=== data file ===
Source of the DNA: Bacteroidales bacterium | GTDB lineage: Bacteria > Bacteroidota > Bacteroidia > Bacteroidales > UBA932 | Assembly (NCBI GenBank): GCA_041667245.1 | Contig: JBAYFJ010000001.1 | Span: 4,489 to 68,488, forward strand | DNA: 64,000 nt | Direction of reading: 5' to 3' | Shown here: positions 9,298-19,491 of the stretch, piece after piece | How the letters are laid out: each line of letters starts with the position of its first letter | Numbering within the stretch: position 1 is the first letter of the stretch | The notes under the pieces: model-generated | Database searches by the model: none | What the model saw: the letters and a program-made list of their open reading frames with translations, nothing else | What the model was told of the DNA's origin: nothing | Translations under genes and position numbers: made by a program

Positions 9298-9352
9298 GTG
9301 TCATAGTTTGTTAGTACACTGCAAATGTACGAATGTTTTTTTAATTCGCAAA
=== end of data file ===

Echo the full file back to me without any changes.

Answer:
Source of the DNA: Bacteroidales bacterium | GTDB lineage: Bacteria > Bacteroidota > Bacteroidia > Bacteroidales > UBA932 | Assembly (NCBI GenBank): GCA_041667245.1 | Contig: JBAYFJ010000001.1 | Span: 4,489 to 68,488, forward strand | DNA: 64,000 nt | Direction of reading: 5' to 3' | Shown here: positions 9,298-19,491 of the stretch, piece after piece | How the letters are laid out: each line of letters starts with the position of its first letter | Numbering within the stretch: position 1 is the first letter of the stretch | The notes under the pieces: model-generated | Database searches by the model: none | What the model saw: the letters and a program-made list of their open reading frames with translations, nothing else | What the model was told of the DNA's origin: nothing | Translations under genes and position numbers: made by a program

Positions 9298-9352
9298 GTG
9301 TCATAGTTTGTTAGTACACTGCAAATGTACGAATGTTTTTTTAATTCGCAAA